Thomas refuses to let disastrous hole derail him

By Rex HoggardJanuary 9, 2017, 2:26 am

KAPALUA, Hawaii – At no other stop is the style of victory as much a personality trait as it is at the SBS Tournament of Champions.

All 32 are champions, card-carrying members of the game’s most exclusive club and all are somewhat defined by those varied accomplishments.

William McGirt, for example, won the Memorial last June in a gutsy playoff for his first PGA Tour victory, a testament to perseverance and pluck; while Justin Thomas’ ticket to Kapalua was punched just a few weeks ago with an impressive three-stroke statement over red-hot Hideki Matsuyama at the CIMB Classic, a lofty victory to go along with all that untapped potential.

In simplest terms, you are what your victory says you are – be it a gritty journeyman or a prodigy with something to prove. So on Sunday with a fresh wind giving the Plantation Course some much-needed teeth, Thomas’ play and pluck spoke volumes.

It wasn’t supposed to be this hard, not when the 23-year-old began the final round with a two-stroke lead, a mountain of momentum and one of the most powerful swings pound-for-pound in the big leagues.

Thomas was virtually business-like for nine holes with birdies at Nos. 3, 5 and 8 to turn at 21 under and five strokes clear of McGirt. Matsuyama, widely considered the hottest player in golf at the moment following three victories in his last four global starts, stumbled early with a series of poor putts that would come back to haunt him.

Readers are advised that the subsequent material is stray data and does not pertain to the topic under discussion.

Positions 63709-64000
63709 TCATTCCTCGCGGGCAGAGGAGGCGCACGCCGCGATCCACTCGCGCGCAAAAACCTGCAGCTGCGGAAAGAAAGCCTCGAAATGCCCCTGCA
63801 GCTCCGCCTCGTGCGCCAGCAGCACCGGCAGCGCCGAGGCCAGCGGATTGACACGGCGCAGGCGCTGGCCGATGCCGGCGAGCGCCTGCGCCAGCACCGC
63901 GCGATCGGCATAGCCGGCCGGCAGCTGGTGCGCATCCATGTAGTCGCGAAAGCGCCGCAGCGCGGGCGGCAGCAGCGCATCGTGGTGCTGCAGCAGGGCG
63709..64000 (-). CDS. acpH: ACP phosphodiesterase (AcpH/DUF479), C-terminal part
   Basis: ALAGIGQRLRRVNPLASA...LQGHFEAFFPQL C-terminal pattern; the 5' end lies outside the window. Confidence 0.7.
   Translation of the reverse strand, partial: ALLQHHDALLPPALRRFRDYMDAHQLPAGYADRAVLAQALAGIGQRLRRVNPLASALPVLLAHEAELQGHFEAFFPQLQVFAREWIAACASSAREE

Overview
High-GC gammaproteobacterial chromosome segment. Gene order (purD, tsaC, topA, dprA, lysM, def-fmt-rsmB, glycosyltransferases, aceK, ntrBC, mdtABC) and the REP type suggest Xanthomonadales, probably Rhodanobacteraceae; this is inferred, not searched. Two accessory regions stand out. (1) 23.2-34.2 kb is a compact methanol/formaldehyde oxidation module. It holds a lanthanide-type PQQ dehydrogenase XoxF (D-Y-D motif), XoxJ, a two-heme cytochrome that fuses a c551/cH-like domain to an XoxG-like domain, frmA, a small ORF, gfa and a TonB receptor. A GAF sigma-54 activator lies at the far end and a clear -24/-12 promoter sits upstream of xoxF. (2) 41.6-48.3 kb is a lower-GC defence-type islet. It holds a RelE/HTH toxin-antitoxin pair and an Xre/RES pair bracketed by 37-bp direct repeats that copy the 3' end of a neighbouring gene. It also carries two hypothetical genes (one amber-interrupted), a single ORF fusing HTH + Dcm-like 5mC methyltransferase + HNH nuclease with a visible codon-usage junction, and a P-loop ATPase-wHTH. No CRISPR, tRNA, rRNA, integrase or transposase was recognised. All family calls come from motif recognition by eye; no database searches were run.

That’s when things became interesting.

On Saturday, McGirt said he felt like he would have "putted better blindfolded.” When he four-putted the 10th hole from 49 feet on his way to a double bogey-6 the entire affair started to have a firing-squad air to it as the veteran faded from contention.


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At the Plantation Course, however, not even five up with nine to play is safe. The final loop began to resemble the final two minutes of an NBA game with three dramatic swings over the closing stretch.

The first came at the 14th hole when Matsuyama eagled the par 4 and Thomas could only manage a birdie. At the next hole, Thomas hit what he called a “fat-hooked” 4-iron into a hazard on his way to a double bogey-7.

“I told [caddie Jimmy Johnson] walking up to 17 tee, I was like, we would have taken this spot before the week started,” said Thomas, whose lead had been trimmed to a single stroke. “I was still playing great. I was hitting a lot of good shots. It was just a lot slimmer lead than it could have been.”

The final swing came at the 17th hole when Matsuyama three-putted from 29 feet for bogey and Thomas converted from 3 feet for birdie to pull a field goal clear.

For Thomas it was his third Tour victory and moves him into the top 15 in the world ranking. But just as it is with all victories, the subtext of his accomplishment was much more meaningful, if not a tad more difficult to quantify.

Infinitely talented and considered by many a future superstar, Thomas’ play hadn’t been as consistent as some would have expected, including Thomas. The golf swing has never been a question, but his ability to withstand the pressures of contending has been.

But on Sunday after his worst swing of the week on the 15th hole, he never showed any signs of frustration, not a hint of impatience.